“No,” he whispers, keeping his face turned away. Then, without warning, he swings around, eyes huge and dark in the shadow of the table. “It’s bad—it’s so bad. The ground is falling apart, it’s peeling up all over the place. The moon’s like a death’s-head.”

  I sit in the dirt and look up. Above the trees, the moon is low, glowing orchid-white against the sky. Wispy clouds feather out, drifting in front of it, but in the dark, they appear to be reaching from behind it like spectral fingers. Or bones.

  I keep expecting the scene to shift, the way things do in dreams, mutating from raucous house party to something else. Maybe, if I’m following Marshall’s train of thought, a history lesson on Nazi insignia throughout World War II?

  But the ground underneath me seems solid enough, and when I glance up again, the moon is just a moon. “It looks okay to me. Really.”

  He doesn’t answer, working at the dirt with the toe of his sneaker.

  “Marshall, relax. It’s going to be fine.”

  “Please,” he whispers. “Stop saying my name.”

  I nod, trying to look reassuring. “Okay, I won’t say your name.”

  For a long time, neither of us says anything. He sits with his arms around himself, breathing in long, whining gasps. Then he closes his eyes and wets his lips. “If you’re real, then touch me.”

  I reach under the table, into the blue-black shadow, and after a second, he reaches back.

  His fingers are warm, softer and more cautious than I expected, tangling with mine, and then he yanks his hand back, twisting away from me, covering his head with his arms. His breath sounds tight and panicked.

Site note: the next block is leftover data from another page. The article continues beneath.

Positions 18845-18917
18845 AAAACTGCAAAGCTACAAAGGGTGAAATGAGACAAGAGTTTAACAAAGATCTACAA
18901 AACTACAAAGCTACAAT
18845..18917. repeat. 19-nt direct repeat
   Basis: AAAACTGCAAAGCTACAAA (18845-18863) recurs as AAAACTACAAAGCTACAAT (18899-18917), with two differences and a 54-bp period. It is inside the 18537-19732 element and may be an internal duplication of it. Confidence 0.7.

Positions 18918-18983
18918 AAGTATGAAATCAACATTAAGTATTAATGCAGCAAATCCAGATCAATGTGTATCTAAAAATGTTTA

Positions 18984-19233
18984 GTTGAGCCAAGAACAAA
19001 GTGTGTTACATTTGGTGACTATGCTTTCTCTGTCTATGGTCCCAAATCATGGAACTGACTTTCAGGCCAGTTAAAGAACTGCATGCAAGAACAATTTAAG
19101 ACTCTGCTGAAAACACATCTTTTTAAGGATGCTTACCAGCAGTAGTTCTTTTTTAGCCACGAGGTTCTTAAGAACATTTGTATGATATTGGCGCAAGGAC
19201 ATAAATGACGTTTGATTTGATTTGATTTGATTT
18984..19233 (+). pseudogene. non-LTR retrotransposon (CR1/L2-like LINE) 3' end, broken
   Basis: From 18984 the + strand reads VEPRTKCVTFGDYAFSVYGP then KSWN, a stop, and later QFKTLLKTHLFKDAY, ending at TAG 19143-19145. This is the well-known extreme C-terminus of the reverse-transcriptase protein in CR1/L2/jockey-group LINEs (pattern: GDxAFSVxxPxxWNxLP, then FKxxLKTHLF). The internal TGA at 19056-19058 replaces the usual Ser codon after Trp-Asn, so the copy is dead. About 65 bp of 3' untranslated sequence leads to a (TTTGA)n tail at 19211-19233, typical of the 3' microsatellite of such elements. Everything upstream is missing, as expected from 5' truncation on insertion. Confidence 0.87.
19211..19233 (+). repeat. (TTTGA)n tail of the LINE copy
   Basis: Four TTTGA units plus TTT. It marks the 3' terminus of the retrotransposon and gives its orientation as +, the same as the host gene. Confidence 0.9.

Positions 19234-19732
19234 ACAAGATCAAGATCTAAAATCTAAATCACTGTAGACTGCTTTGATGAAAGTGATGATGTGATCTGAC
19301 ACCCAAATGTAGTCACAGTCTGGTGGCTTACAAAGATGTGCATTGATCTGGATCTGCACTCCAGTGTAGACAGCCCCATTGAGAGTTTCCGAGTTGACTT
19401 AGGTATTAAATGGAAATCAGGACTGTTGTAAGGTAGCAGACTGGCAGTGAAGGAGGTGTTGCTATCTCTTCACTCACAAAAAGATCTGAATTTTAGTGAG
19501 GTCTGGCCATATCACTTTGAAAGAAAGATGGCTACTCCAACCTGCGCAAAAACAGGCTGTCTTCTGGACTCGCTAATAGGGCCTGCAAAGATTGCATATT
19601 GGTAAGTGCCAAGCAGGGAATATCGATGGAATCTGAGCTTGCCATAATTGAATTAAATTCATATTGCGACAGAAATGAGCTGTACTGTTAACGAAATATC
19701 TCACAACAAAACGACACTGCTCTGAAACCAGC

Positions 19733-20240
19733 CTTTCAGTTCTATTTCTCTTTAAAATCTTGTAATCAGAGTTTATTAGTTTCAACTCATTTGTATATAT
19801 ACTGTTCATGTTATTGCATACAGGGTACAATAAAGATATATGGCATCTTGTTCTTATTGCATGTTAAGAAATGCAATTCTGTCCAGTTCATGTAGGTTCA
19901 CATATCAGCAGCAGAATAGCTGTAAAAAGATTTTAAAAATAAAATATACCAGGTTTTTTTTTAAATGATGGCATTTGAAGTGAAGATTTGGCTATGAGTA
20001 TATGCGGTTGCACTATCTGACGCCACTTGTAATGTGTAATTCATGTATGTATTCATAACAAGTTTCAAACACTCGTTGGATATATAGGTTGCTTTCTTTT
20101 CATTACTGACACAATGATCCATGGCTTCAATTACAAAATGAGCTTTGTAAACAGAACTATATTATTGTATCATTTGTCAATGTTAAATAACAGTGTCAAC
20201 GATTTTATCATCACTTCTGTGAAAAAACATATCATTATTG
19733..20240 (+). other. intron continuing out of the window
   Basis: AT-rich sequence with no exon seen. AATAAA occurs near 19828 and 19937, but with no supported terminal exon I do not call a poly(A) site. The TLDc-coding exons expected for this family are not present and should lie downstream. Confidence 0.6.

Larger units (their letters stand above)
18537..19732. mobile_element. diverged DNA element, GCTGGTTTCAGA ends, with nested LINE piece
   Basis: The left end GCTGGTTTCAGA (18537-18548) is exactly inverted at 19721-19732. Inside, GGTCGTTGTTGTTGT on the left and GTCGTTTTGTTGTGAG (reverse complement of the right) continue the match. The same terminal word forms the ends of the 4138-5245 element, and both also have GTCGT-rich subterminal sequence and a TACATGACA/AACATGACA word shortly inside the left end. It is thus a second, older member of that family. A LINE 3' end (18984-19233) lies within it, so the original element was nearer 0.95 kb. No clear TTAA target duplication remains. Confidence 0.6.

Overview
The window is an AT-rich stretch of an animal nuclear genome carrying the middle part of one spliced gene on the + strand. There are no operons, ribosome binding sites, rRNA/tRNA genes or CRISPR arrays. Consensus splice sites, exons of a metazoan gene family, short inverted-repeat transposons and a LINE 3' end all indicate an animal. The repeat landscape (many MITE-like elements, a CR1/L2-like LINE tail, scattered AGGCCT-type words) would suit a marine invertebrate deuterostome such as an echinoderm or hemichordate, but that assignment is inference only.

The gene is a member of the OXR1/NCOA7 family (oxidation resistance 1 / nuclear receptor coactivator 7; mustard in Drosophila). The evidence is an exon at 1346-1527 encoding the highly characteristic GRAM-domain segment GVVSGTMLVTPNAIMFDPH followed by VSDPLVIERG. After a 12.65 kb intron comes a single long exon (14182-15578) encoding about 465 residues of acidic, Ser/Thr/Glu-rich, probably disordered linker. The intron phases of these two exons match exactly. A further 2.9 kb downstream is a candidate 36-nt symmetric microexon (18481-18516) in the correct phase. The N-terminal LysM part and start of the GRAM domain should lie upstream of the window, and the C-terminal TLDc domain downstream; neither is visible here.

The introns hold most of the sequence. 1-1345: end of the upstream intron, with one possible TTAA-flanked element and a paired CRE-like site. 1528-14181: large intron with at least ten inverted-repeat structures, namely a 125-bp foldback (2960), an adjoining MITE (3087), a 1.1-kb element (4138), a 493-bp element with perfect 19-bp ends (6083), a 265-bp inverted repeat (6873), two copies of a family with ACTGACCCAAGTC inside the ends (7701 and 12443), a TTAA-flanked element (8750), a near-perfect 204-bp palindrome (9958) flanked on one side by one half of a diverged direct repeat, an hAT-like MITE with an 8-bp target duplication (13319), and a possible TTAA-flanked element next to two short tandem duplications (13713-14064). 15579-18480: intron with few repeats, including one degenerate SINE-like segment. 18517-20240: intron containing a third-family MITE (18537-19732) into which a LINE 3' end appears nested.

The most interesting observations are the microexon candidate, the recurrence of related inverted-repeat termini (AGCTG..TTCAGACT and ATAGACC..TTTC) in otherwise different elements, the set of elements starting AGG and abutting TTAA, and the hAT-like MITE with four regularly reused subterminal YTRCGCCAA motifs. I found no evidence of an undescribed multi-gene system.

In my mom’s clinician handbook, it advises that when people are operating under the influence of psychoactive drugs, you should ask them simple, manageable questions that will help you make their surrounding environment more comfortable. The bonus is that sometimes this lets you evaluate their mental state without sounding like you’re interrogating them.

  I stay right there in the dirt, leaning close, and don’t say his name. The ground is wet and there’s a soggy residue soaking through my pajamas. “Are you cold?”

  He buries his face in the crook of his elbow. His shirt seems to glow up out of the dark like a lit bulb. All I can see is the curve of his back, the outline of his head. He’s rocking now, swaying back and forth. His shoulders are shaking. His breathing sounds strangled.

  “Do you feel sad?”

  He keeps his face hidden against the crook of his arm. “Go away. Please go away.”

  I scrub my hands off on the tops of my thighs and stand up. “Okay, fine. Fine. If you want to wallow in the dirt, that’s completely up to you.”

  I start back toward the cracked patio and the naked light. In the middle of the yard, I stop. Ollie Poe is coming toward me, elbowing his way through the crowd and carrying a gray army blanket. As he passes, his arm brushes my shoulder but he doesn’t seem to notice. As soon as he touches me, though, a tight, creeping sensation blooms on my face and my bare legs, like something is very wrong.